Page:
Today alternately felt good, long, dull, sad, irked, happy, accomplished, amused, and calm. So, it was a normal day. I've really been having trouble sleeping through the night, with or without the melatonin that I got while I was in Ouaga and absolutely unable to sleep. I suspect the problem now is that it's because I'm too warm inside, but every time I'm ready for bed it's cloudy and I don't particularly want to risk sleeping outside if it means I'll have to wake up at 3am to move inside. But tonight it's quite warm inside, so I might give it a try since tomorrow I can sleep in if I want to (or if I'm able to ignore the sunlight coming in the door). Anyway, once I got over being grumpy about my alarm and sat up, I felt pretty good and even my gas tank running out didn't really bother me too much, probably because it had at least finished boiling the water for my breakfast and tea. I've been drinking tea almost constantly – it's somehow very comforting as well as delicious.
Sali got a call yesterday saying that Julienne's mother passed away, so she left to go pay our respect and give the condolences on behalf of the CSPS. I kind of wish I could have gone, but I guess I'm not particularly close to her like Sali is, I just feel compelled to reach out to her. I imagine losing a mother is a lot different than losing a father, but I'm sure it all depends on the person and how she relates to her parents.
The effect of her leaving is that we now have 2 people staffing our CSPS when there's normally 5 (our other nurse, Djeneba, just gave birth to a healthy baby girl, so she's on maternity leave in Ouaga for 3 months), so they're both very tired and feeling overworked. The major was working in the maternity and told me to go weigh babies and take temperatures at the dispensaire, so off I went. A surprisingly large number of people were there for wound care – I was very proud of my stomach for being able to look at wounds that, when I arrived, would have made me nearly faint. I still haven't figured out why so many children seemed to have deep gouges out of the back of their heels, it seems like an odd place to get injured. That part was interesting, but sitting and listening to consultations (and taking more temperatures) got very long and dull – about 10am I seem to get very sleepy if I'm stuck in a room sitting down.
When I was walking home, I was stopped by two ladies who came up to me as though they knew me, I was a little concerned since I didn't recognize them, but they responded to my hello and were asking something about why was I, the nasara, here? Do I speak Moore? I laughed and explained that I'm not a nasara, I'm a Burkinabe, I'm learning Moore, and I live here in Kossouka (Right here? Yes, that's my house. That's your house? Yes. Ahh, very good) and work at the CSPS but I'm not a doctor. We were already laughing at this point, but when I told them my name is Alimata they were thrilled, with the first one hailing me as her friend and the second one telling me that her name is also Alimata. I declared that we must be sisters, we all laughed some more, and they said goodbye and kept walking. It was so nice and amusing to have what felt like a real conversation in Moore and not have them realize that they had just heard a good majority of my vocabulary.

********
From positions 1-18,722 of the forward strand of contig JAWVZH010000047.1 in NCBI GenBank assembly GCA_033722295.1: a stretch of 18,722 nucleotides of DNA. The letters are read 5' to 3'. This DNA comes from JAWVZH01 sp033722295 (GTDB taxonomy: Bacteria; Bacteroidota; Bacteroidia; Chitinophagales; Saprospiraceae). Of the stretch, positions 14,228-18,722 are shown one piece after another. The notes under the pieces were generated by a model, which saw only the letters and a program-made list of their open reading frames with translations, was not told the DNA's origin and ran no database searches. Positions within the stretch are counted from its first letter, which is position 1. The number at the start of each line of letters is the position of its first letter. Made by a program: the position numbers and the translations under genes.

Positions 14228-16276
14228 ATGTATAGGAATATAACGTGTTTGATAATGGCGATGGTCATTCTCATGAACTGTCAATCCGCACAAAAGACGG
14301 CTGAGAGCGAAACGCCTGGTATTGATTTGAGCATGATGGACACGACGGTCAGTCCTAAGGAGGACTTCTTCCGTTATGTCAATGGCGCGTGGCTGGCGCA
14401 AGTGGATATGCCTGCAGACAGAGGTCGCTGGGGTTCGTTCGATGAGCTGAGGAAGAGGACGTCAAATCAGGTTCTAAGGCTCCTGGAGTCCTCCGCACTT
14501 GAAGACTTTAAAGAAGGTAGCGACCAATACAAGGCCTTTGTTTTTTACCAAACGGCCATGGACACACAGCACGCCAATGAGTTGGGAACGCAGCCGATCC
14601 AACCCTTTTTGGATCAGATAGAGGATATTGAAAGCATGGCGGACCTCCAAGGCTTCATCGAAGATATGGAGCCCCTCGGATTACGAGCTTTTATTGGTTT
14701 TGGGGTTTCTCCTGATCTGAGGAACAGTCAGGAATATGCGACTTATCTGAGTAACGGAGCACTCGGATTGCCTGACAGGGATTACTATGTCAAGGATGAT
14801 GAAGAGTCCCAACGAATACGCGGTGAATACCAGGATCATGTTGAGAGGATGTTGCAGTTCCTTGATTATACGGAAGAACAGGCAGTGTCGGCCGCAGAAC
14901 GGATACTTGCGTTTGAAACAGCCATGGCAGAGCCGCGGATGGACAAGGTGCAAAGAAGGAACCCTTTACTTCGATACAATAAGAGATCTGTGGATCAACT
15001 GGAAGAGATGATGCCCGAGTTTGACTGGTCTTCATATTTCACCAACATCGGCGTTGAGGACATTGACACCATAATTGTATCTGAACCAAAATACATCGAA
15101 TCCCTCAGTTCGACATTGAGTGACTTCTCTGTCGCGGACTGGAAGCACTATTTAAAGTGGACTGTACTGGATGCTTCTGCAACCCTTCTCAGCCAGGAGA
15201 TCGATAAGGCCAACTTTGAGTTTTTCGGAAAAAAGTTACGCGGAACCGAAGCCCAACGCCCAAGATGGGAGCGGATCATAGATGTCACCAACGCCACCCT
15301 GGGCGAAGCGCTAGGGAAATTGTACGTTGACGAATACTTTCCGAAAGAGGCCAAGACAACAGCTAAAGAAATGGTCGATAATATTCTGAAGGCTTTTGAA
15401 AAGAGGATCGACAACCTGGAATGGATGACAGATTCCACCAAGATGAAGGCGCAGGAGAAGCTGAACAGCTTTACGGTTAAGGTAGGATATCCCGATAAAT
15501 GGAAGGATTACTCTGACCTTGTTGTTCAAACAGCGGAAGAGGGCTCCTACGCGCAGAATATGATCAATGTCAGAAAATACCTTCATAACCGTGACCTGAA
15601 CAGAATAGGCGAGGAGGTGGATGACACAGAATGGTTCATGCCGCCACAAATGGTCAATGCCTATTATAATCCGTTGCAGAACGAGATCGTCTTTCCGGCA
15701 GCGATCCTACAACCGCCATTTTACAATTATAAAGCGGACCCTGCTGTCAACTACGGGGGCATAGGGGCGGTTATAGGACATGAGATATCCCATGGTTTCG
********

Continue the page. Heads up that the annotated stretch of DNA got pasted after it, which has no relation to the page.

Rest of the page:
I tried to get a new bottle of gas, but they said the brand I use is all out for the moment but maybe tomorrow or Sunday. I'm a little bummed since most everything I eat seems to involve hot water, but I think finding cucumbers at the market right after made up for it. Speaking of which, they moved my marche! It's right next to where it used to be, but now there's just a bunch of empty hangars chilling out next to all the new ones. The new setup is a bit more open and the stalls are tall so you don't have to hunch over anymore, but now I have to find everyone again. Still, there are worse things than market adventures. I did manage to locate my peanut ladies, the dried fish man who I sit and talk with, and one of my veggie guys (who sold me the cucumbers and gave me onions for free – perfect!). I couldn't find Odelle, the woman who sells bissap, but a few people asked around for me and said she was there but must have been going around the marche at the same time I was instead of sitting with her coolers. Maybe on Monday.
While I was doing some laundry this afternoon, a head popped over my wall and started talking to me. I thought it was someone I knew, so I laughed and pointed out that he should use the door next time, not the wall, when he wanted to talk. So he came around and sat down and introduced himself. His name is Drissa, and he's a miner in Gambo (Rondo?). He's 20, his family lives just on the other side of the CSPS, he bikes to and from the mines every day, and apparently people are afraid to come talk to me because they think I'll keep them prisoner in my courtyard. I told him that if his friends would prefer to come and sit with me outside my courtyard to prevent any imprisonment, that would work for me. It wasn't a particularly deep or thoughtful conversation, but it was nice to have someone to chat with while I was taking down dry laundry.